PSA welcomes Roadmap to improve the health of the intellectually disabled
The Pharmaceutical Society of Australia (PSA) supports the Government’s plan to improve the health of Australians living with intellectual disability.
Last Friday, 13th August, the Minister for Health and Aged Care, the Hon Greg Hunt MP, launched the National Roadmap for Improving the Health of People with Intellectual Disability.
This comprehensive plan will look to improve the health outcomes of people with intellectual disability in Australia over the next decade, with the Morrison Government initially committing $19.3 million to fund the first actions of the Roadmap.
The Roadmap will look to improve the overall standard of care and support that is provided to people with intellectual disability through more effective models of care, greater support for health workers, improved monitoring of their conditions and greater consideration in emergency planning and responses.
PSA National President, A/Prof Chris Freeman, expressed his support for the ten-year plan.
“PSA strongly supports the key objectives of the National Roadmap, in particular, the development of better models of care for people with intellectual disability and support for health professionals to deliver quality care for this cohort.
“While there is rightly an urgency to address inappropriate use of psychotropic medicines by people with intellectual disability, as PSA outlined in its submission to the Disability Royal Commission last year, there is broader concern for people with disability who require support with their medicines.
“It is vital that these vulnerable Australians, their families, and their carers have routine access to pharmacists and appropriate medication management programs to help ensure medication safety, support optimal and quality use of medicines and improve quality of life,” A/Prof Freeman said.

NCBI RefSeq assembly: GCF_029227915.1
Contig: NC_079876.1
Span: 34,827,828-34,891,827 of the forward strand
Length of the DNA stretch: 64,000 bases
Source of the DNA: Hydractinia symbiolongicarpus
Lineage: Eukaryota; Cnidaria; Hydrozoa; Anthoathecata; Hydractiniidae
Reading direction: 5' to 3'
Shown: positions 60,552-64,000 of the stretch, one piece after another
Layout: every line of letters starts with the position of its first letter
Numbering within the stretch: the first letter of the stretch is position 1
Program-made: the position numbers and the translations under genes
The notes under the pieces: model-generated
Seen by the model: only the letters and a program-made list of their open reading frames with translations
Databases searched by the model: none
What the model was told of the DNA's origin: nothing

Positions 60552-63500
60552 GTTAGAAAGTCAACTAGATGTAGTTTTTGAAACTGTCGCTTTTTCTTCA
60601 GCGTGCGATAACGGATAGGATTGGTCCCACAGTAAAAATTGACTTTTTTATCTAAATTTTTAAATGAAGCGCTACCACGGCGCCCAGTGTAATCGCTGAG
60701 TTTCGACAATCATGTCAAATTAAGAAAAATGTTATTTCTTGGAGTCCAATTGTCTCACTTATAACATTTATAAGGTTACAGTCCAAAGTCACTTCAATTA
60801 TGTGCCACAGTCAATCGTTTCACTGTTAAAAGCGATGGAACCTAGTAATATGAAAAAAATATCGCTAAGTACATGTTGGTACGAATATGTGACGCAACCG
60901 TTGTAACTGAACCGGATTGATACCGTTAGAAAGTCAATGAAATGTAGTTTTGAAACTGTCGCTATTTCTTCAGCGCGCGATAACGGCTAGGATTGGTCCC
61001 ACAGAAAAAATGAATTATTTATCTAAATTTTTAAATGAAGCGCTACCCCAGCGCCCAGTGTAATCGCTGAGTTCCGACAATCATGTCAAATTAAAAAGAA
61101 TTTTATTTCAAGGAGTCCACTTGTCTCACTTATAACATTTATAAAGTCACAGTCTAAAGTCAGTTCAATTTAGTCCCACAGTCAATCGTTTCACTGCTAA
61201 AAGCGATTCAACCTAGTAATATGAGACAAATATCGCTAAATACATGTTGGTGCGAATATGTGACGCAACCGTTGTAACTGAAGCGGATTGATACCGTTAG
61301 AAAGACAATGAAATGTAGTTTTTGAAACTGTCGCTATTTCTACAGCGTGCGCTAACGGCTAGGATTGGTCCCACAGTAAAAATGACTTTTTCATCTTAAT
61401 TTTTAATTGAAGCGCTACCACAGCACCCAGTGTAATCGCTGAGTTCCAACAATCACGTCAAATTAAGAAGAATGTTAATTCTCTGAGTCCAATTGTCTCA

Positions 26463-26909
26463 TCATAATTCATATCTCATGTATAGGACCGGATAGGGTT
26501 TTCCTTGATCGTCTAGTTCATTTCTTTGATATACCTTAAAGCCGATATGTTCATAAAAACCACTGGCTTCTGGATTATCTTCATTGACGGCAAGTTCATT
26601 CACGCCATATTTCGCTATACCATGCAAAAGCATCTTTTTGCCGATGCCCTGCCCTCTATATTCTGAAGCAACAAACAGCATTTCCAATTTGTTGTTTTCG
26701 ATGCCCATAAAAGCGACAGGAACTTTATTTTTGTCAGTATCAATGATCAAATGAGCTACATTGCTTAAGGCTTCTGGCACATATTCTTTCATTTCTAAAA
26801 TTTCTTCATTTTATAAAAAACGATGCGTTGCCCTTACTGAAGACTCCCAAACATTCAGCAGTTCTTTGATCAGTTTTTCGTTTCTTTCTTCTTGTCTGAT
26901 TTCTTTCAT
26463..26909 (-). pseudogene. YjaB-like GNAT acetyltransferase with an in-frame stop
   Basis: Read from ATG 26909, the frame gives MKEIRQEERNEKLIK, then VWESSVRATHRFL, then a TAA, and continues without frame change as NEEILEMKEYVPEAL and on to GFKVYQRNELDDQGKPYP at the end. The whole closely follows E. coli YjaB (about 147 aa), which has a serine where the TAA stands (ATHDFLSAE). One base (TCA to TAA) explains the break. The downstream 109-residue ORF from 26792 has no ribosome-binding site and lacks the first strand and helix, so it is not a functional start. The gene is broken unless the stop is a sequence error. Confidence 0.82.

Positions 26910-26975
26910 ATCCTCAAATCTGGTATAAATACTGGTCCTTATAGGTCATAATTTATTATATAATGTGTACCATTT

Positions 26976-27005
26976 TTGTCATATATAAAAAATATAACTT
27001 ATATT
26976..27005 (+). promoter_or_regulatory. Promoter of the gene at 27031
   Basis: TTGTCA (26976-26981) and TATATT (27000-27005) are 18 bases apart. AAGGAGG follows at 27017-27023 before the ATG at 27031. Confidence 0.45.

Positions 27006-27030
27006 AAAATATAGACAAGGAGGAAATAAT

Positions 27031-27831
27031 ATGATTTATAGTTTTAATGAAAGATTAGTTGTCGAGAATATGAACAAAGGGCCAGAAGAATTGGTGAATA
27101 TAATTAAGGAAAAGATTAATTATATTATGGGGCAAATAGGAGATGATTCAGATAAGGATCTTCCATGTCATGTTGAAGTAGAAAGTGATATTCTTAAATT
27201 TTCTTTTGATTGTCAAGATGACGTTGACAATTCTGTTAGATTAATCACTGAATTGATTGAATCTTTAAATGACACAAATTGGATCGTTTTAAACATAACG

PSA SA/NT Branch Committee Member, Dr Manya Angley, who appeared as a witness at the Disability Royal Commission, highlighted various opportunities where pharmacists can identify inappropriate medicines use, and work with prescribers and other members of the disability care team to ensure quality use of medicines.
“People with intellectual disability experience stark mental and physical health disadvantage compared to the general Australian population.
“As medicines are the most powerful intervention used in health care, pharmacists are well positioned to improve overall health by ensuring quality use of medicines. Inappropriate medicine use, especially psychotropics, is a problem concerning both the health and disability sectors – hence, interdisciplinary collaboration is required to address it.
“My experience working in the sector is that it is equally challenging and rewarding. The key role pharmacists can play in the healthcare of these Australians needs to be clearly defined and resourced accordingly. The Roadmap is an opportunity to enable this,” Dr Angley said.
PSA looks forward to continuing the collaboration with all partners in implementing the initiatives of the comprehensive 10-year plan to improve the health outcomes of people with intellectual disability in Australia.
For further information on the Roadmap, please visit the National Roadmap for Improving the Health of People with Intellectual Disability | Australian Government Department of Health.
Media contact: PSA media 0424 777 463